On a personal level, observe your smartphone habits with a critical eye for one day. Check out your usage stats. Ask a close friend or spouse, “Hey, do you feel my phone use is affecting my life in any way?” And listen.

2. Rebuild

Next comes a reconstruction phase. 

As believers, we understand this theologically: The Holy Spirit enables us to grow into Christlikeness. We can’t do it alone.

With our smartphones, this could look like….

  • Setting daily goals, like replacing an hour of social media with family time or being outside.
  • Choosing a more intentional device that limits exposure to content we know tugs us in the wrong direction.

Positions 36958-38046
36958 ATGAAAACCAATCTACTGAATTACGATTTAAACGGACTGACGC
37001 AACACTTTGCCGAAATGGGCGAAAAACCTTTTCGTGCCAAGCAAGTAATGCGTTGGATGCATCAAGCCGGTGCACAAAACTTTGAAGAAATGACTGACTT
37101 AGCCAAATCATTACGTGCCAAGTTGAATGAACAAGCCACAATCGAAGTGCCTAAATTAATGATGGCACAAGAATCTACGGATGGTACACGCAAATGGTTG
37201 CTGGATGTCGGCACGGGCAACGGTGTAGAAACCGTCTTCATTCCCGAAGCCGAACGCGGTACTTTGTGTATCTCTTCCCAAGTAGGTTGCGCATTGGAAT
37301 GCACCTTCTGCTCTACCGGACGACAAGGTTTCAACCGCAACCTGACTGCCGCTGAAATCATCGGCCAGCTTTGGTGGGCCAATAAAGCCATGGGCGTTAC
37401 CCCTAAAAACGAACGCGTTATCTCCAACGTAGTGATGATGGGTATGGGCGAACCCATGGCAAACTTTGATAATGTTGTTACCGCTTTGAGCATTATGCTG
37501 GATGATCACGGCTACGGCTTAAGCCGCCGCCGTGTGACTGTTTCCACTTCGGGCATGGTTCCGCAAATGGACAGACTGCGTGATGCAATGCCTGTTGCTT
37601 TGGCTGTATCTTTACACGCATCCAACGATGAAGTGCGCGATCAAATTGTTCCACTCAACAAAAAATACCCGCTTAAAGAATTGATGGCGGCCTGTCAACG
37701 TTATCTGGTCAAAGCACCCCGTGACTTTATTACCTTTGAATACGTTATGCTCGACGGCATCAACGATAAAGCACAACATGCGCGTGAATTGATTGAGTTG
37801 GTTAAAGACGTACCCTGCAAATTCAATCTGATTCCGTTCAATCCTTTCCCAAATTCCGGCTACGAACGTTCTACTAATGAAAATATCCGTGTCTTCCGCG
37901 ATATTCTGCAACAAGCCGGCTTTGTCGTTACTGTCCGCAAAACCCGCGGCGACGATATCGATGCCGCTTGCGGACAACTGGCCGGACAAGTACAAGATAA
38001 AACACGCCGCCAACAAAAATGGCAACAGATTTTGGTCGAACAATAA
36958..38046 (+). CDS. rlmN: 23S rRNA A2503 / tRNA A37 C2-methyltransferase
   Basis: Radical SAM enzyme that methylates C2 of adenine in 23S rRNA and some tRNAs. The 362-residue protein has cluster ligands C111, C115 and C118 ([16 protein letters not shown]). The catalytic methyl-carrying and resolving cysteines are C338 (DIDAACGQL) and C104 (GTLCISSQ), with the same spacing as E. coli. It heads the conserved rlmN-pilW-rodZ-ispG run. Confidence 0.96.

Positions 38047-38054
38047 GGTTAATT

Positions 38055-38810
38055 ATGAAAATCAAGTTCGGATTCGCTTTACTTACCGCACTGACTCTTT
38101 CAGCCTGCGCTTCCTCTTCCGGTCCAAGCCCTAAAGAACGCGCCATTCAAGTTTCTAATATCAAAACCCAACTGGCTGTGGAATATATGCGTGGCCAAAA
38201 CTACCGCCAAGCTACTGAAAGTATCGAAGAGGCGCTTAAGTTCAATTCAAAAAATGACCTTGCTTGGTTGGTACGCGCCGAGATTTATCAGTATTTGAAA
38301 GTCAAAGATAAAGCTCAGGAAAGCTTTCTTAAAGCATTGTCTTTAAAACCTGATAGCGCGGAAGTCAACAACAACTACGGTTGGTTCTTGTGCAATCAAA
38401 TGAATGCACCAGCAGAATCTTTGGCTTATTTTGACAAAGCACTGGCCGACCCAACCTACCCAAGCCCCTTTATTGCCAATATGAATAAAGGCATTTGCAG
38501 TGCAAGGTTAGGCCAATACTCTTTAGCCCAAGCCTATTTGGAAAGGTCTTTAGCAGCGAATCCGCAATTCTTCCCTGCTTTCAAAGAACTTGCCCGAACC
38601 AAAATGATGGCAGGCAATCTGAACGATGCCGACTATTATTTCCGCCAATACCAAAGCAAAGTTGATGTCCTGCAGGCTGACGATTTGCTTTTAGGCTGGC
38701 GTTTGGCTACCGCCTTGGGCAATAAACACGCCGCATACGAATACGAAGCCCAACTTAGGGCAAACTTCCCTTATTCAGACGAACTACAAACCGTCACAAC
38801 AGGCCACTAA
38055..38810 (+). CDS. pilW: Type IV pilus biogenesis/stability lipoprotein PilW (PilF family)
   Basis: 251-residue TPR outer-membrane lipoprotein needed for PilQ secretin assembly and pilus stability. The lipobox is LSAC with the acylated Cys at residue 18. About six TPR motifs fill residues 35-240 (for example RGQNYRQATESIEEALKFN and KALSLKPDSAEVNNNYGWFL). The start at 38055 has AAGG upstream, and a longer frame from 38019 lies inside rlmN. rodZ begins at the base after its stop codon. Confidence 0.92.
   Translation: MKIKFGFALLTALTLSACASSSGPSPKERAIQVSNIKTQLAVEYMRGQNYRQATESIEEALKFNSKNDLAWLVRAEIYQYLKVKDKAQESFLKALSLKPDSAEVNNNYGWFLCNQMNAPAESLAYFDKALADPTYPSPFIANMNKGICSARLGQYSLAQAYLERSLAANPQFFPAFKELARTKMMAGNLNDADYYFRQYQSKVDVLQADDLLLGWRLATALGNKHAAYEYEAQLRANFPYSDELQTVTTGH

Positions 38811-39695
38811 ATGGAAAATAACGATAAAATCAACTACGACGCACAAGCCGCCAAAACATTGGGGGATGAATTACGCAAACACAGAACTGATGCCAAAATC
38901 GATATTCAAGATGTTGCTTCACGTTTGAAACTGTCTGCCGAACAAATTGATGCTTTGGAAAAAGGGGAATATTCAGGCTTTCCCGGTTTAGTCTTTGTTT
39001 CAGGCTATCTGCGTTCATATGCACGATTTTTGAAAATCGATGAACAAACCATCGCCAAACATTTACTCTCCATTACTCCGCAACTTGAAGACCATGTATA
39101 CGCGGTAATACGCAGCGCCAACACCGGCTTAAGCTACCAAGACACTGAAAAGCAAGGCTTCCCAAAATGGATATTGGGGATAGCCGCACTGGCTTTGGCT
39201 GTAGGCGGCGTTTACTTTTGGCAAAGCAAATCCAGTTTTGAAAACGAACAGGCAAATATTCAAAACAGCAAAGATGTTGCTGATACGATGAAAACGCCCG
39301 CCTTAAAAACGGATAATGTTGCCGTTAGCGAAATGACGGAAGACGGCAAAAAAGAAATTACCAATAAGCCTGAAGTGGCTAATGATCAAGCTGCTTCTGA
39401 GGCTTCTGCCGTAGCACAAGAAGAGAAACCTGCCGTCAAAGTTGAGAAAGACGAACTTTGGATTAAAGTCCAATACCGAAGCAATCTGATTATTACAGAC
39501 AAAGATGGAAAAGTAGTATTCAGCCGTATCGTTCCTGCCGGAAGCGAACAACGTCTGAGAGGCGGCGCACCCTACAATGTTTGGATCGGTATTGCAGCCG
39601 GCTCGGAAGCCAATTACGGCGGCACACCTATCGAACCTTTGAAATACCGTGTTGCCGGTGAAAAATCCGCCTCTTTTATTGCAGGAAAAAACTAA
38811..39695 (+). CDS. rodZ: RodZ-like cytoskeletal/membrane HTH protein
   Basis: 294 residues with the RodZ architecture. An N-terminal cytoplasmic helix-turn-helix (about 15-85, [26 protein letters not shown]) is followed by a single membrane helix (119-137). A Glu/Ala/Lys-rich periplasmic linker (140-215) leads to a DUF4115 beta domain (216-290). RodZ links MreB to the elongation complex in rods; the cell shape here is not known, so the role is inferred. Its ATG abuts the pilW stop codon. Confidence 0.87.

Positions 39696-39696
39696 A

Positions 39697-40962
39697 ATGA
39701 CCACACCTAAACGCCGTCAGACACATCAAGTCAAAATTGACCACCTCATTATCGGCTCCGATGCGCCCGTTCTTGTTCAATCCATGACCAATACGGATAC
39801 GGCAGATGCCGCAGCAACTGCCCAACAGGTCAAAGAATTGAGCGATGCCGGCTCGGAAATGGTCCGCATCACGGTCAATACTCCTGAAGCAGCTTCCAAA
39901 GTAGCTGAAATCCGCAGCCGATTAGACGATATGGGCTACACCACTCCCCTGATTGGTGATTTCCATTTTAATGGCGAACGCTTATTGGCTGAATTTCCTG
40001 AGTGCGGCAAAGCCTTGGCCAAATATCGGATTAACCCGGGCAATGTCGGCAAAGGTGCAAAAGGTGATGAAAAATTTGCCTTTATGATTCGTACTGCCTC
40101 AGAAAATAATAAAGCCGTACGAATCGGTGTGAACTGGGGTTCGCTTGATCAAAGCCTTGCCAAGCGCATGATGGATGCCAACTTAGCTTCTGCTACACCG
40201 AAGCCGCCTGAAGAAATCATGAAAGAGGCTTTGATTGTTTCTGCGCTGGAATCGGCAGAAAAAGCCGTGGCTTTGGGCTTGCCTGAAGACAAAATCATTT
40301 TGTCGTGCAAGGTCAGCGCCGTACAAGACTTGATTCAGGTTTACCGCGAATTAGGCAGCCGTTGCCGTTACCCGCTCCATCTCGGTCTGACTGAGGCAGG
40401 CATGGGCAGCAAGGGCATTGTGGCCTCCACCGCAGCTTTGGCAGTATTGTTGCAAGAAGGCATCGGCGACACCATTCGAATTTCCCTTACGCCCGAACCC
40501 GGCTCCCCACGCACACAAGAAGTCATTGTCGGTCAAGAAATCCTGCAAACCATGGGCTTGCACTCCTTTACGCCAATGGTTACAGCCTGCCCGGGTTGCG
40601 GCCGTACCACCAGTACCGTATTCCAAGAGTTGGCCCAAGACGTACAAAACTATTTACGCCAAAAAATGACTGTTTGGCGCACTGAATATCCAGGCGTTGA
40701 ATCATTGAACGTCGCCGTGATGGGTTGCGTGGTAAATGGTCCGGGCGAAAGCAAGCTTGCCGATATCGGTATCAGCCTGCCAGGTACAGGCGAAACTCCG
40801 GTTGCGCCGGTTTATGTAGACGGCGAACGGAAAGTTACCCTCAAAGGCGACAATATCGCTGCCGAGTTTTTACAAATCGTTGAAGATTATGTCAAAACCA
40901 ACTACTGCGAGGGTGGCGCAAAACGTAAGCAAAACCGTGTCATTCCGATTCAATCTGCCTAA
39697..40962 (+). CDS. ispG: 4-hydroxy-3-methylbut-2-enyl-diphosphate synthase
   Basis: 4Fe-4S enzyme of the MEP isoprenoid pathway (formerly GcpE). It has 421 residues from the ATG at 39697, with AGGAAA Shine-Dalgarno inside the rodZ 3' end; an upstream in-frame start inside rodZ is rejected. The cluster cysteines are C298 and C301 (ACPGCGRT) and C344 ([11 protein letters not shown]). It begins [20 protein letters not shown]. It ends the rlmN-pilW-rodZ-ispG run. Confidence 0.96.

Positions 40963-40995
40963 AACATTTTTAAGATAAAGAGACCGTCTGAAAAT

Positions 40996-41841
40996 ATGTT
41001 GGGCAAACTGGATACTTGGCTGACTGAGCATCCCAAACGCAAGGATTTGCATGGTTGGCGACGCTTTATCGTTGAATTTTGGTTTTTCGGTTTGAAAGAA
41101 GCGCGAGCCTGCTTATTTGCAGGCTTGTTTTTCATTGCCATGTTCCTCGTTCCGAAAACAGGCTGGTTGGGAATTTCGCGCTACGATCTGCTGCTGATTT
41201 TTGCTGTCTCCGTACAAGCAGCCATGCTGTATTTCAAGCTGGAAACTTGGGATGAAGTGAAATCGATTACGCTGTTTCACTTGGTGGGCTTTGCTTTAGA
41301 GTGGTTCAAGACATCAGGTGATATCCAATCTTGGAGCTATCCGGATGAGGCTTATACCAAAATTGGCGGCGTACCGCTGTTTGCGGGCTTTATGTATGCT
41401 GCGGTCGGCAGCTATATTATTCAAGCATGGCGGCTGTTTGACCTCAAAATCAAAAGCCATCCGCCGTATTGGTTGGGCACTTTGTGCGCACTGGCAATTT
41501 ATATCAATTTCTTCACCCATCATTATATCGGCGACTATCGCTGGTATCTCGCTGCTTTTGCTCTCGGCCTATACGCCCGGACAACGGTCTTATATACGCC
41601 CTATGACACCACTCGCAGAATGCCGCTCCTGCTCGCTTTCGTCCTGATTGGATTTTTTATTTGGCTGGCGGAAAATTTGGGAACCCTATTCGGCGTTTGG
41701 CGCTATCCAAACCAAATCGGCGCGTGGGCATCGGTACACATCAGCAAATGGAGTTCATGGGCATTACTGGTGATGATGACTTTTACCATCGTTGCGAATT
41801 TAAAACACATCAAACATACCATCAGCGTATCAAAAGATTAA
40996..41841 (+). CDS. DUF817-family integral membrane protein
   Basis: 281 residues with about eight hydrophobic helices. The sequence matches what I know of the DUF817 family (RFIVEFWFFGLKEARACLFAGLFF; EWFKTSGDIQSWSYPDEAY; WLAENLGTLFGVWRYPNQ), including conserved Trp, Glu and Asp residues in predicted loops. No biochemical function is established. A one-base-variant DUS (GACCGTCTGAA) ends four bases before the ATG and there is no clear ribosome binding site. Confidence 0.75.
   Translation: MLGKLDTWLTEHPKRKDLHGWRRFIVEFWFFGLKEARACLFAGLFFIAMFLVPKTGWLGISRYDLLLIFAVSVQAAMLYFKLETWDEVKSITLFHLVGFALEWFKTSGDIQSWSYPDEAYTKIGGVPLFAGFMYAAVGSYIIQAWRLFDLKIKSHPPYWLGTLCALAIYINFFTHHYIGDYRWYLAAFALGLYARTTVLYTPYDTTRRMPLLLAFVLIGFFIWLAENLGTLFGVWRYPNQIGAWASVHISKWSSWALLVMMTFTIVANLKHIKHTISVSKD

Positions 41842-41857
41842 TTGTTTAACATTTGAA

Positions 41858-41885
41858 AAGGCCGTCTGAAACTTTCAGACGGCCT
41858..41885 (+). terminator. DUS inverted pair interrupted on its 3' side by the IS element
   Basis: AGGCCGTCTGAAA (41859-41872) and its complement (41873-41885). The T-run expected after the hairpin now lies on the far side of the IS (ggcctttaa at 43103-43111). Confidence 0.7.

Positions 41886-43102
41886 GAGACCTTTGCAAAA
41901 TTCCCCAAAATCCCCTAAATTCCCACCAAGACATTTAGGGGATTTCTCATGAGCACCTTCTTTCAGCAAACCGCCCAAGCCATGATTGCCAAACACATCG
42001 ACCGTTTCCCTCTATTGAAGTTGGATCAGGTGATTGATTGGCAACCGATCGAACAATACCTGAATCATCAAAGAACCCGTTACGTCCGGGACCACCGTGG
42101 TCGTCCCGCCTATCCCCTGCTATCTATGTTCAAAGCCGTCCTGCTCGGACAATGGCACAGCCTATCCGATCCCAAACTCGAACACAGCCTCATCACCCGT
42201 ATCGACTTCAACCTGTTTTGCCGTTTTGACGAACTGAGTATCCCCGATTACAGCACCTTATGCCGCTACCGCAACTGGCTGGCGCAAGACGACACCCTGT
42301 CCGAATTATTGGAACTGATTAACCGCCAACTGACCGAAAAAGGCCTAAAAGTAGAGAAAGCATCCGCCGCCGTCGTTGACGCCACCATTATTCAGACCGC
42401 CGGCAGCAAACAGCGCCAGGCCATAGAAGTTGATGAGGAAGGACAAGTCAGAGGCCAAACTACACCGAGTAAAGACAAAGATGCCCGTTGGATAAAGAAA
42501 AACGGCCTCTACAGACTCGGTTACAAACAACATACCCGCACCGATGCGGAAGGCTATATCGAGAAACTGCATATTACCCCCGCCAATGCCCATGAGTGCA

Whichever steps you take to lay that scepter down, it will have to be daily, purposeful, and doable. Your walk with God is not accidental. Worship and obedience are daily choices. By shifting this mindset about your phone, it will make rebuilding your habits more intentional.

3. Restore

Finally, if you’ve lost countless battles struggling with severe addictions on your devices, seek an expert who can help you restore what was lost. If pornography is one of those areas, we recommend a few great resources to check out.

Replacing excess social media time with something you love is a huge help. Maybe you play an instrument, interior decorate, or enjoy board games. Whatever it is, choose a life-giving activity.

Most importantly, accept God’s grace and seek the support of others along the way.